Thursday, December 30, 2010

Icabod the Barn Owl

Clyde the RSH

Cooper's hawk Back injury

Sunday, December 19, 2010

Sleigh bells ring...are you listening...?

Hey y'all,

I hope everyone locally fared the wintry mix that we have experienced. Last week, Cherokee County bore the brunt of icy roads, which made for treacherous driving during the evening rush. My friend Robert called that afternoon and when I answered he said, "Thank God you're home. I'm looking at an old Land Cruiser flipped over in the ditch on East Cherokee Drive!" Thankfully, I was lucky enough to already be home... I covered up the chickens and the Harris hawk with 6mil plastic and everyone did well. Even throughout all this unseasonable cold, my 14 girls averaged gifting me with 9 eggs a day! I have eggs coming outta my ears...

I don't know about you, but if I hear one more cheesy Christmas carol, the top of my head is going to shoot off. I have always been blue this time of year, even back when I was married to a (used to be, anyway) nice man with money. I think the cold and short days adversely affect me...that SADS stuff.

So, to help with said SADS, I bought a floor lamp on sale (at my holy of holies, Big Lots) which simulates sunlight. I sit under it like a freaking petunia, hoping it will make me feel better. All I have to do now is put a little dirt on the top of my head, scatter a few seeds and I could grow heaven knows what. Also, when I was at Big Lots, I heard Bing and David doing the Christmas duet that for some Space Oddity reason, I still really enjoy. Circa you remember when?

A big HawkTalk hug goes out to the nice folks that sent in donations to help us keep rats on the table. Keeping a roof over our heads might prove a little more dicey, but I am hoping the Bank of America will work with us to lower the payments a little so I won't lose my home. It ain't much to look at, but without it, life as I know it, ENDS.

It's a whopping 41 degrees, so I bundled up and went outside with the timer to get 20 minutes of sunlight (D3 and all the rest of it, you know). Who glides into the yard but one of the Red-shouldered hawks that I raised last spring. S/he looks so beautiful with those bright yellow legs and beak. When 80 % of his/her brethren are already dead from starvation by now, here s/he comes to say 'hello' or perhaps 'thanks for saving my life'...I can fantasize, can't I? This photograph was taken just a few minutes ago...another non-cash payment that reminds me that we all have our paths to follow. I get so weary of clinging to the edge of the cliff, but when I see one of my charges glide through, it makes it all somehow worthwhile.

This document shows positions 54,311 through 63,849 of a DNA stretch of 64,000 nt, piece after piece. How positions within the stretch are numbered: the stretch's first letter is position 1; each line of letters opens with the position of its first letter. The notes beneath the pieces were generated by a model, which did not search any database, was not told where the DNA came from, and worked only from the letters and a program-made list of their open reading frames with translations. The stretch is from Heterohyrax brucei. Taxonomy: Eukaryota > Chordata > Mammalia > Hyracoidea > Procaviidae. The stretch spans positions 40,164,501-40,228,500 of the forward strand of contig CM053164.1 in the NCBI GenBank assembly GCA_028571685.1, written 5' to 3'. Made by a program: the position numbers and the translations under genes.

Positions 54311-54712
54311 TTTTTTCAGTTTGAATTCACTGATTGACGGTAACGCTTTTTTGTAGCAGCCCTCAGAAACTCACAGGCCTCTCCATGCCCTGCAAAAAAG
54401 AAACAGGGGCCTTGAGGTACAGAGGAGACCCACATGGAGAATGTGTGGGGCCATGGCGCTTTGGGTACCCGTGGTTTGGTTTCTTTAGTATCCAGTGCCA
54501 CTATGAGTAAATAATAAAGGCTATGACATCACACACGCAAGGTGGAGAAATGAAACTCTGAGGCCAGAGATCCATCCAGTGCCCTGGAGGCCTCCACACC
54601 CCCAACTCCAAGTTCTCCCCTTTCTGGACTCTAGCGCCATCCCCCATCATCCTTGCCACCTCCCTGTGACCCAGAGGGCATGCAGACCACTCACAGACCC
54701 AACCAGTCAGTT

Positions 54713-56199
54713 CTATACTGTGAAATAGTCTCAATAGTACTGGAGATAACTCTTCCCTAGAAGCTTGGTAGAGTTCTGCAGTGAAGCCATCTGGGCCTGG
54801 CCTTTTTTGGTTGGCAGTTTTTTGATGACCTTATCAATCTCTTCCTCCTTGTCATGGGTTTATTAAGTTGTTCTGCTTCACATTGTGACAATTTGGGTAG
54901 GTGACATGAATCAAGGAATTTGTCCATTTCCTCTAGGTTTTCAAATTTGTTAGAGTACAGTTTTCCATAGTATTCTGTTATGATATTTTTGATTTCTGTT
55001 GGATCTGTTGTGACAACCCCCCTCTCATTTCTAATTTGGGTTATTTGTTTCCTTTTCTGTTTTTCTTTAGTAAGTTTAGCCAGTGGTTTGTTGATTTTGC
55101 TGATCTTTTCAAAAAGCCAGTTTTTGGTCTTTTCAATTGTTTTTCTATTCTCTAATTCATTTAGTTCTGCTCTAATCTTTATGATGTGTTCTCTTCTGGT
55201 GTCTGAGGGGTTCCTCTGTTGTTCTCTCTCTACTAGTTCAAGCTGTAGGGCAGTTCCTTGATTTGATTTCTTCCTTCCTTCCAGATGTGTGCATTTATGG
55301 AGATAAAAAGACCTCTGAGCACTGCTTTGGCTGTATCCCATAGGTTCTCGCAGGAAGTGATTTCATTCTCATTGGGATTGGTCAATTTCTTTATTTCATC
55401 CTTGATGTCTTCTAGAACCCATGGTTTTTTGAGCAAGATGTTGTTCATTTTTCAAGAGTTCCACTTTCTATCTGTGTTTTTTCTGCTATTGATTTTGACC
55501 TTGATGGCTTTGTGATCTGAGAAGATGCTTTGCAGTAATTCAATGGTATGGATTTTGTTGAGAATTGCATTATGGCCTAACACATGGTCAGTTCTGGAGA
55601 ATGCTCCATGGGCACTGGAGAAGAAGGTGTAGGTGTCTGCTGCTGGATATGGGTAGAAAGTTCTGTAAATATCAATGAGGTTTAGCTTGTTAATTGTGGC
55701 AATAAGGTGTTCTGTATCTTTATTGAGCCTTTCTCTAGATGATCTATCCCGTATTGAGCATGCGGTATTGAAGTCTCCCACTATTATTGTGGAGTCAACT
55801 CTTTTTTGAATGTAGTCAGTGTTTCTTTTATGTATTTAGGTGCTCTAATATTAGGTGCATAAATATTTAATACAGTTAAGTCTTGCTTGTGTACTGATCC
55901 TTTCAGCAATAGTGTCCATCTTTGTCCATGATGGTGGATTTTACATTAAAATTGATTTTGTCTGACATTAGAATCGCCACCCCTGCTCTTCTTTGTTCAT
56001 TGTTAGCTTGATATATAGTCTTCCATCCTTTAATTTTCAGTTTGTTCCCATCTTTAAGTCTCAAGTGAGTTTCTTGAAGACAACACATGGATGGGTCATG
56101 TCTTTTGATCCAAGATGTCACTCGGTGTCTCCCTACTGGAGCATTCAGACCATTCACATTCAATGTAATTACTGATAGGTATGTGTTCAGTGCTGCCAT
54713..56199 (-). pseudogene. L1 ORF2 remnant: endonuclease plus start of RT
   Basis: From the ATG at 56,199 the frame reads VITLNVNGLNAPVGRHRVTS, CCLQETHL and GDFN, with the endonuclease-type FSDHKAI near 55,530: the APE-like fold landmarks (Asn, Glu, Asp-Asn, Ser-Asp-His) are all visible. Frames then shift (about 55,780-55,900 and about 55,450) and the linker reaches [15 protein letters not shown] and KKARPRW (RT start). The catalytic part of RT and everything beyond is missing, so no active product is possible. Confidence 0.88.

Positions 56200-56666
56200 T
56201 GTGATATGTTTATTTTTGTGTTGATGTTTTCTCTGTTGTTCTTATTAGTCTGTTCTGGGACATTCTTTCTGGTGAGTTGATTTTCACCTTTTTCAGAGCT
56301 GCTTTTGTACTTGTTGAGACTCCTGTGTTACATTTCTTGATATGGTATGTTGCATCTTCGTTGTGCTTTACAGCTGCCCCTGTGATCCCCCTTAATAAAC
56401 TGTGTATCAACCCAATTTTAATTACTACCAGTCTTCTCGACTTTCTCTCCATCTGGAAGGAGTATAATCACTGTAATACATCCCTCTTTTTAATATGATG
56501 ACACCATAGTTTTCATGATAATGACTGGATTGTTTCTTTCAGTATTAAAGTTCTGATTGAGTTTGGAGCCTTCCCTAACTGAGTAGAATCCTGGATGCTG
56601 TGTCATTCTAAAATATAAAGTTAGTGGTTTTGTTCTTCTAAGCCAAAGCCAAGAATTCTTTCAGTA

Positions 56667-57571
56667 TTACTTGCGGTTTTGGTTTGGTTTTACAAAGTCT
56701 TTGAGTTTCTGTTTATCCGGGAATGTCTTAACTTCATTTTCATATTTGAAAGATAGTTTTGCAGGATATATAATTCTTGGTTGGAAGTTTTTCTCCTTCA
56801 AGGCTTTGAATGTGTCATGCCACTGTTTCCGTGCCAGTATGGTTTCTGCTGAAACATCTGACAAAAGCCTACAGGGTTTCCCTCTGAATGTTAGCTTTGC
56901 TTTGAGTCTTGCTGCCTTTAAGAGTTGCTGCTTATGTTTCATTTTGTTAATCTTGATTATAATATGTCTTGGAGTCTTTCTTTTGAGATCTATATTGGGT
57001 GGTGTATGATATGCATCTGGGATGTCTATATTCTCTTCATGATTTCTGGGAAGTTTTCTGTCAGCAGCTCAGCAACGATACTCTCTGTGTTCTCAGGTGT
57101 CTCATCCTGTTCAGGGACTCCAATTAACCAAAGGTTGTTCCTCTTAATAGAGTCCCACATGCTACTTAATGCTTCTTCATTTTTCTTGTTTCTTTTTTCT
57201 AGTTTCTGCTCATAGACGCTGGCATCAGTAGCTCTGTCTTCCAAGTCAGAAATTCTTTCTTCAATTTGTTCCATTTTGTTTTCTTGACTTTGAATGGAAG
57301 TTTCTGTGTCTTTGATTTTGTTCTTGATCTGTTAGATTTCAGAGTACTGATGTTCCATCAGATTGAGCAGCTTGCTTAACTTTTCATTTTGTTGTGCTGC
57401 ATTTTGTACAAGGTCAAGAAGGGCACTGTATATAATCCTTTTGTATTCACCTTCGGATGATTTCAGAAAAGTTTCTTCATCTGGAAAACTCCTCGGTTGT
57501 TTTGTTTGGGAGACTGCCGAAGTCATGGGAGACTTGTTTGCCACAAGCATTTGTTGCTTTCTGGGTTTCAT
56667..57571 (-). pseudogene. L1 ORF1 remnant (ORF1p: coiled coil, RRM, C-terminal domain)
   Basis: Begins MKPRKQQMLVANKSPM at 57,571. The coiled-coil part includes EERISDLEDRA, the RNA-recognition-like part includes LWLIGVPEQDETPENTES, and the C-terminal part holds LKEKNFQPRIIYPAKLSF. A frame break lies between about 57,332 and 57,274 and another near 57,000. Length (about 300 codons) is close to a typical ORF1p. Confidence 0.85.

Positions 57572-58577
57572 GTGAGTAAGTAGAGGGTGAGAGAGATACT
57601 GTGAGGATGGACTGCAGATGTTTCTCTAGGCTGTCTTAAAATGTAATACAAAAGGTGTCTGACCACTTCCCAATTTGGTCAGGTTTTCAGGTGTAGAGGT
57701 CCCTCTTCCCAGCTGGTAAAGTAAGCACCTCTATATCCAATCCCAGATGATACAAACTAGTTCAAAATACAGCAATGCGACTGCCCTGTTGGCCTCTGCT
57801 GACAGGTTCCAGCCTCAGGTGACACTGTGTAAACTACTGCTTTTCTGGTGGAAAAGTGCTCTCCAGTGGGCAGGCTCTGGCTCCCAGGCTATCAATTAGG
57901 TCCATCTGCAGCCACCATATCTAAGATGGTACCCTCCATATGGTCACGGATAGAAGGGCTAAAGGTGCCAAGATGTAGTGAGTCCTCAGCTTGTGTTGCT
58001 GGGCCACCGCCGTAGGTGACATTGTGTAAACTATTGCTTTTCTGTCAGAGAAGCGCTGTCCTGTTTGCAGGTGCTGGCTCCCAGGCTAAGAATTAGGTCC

You can see the changes in plumage already...

To the untrained eye, this looks for the world like he's singing, "The hills are alivvve with the sound of muuuuusic..." when actually, he screaming at about 90 decibels. I believe Barn owls are responsible for the bad press...

Thanks again to those of you who opened up your heart and pocketbook this year to help us continue Speaking for the Wild.

HoHoHo from Sam. God bless him, he'll be 21 in January.

Thank you for continuing along my journey and for taking the time to read my blog. If you have a little Mouse Money to spare, you may go over to and click on the PayPal icon, or via USPS, P.O. Box 130, Holly Springs, GA 30142...m.

Tuesday, December 14, 2010

Life Changing Experiences...

Hey y’all,

Most folks don’t think about the plight of wildlife until they are thrust into the role of Good Samaritan. You’re just going along with your day, then BOOM, out of nowhere you see an animal that you know is in trouble. It can be life a changing experience. I know my life has been changed as a care-giver. When I see one come in orphaned or broken in two and they are able to be given another chance at life, well, it’s hard to put it in words, but it gives my life meaning. I know that what I do doesn’t affect the population as a whole one way or the other and some folks might think that it’s silly and a waste of time, but wildlife rehabbers fill an important humanitarian role of go-between between the Good Sam and the injured/orphaned animal. After all, if it weren’t for caring people like you, the animals would never have made it to the rehabber to receive help. Fortunately, these deer didn’t need any more intervention.

Please won’t you donate to your favorite local animal charity this Christmas? We all surely could use your help….m.

Sam's getting into the spirit of things!

Four young Sitka black-tailed bucks fell upon good luck Sunday as they were pulled from the icy waters of Stephens Passage, Alaska by a group of locals on Tom Satre's 62-foot charter vessel. Four juvenile Sitka black-tailed deer swam directly toward the boat. Once the deer reached the boat, the four began to circle the boat, looking directly at the humans on board. Clearly, the bucks were distressed. With help, the typically skittish and absolutely wild animals came willingly onto the boat. Once onboard, they collapsed with exhaustion, shivering.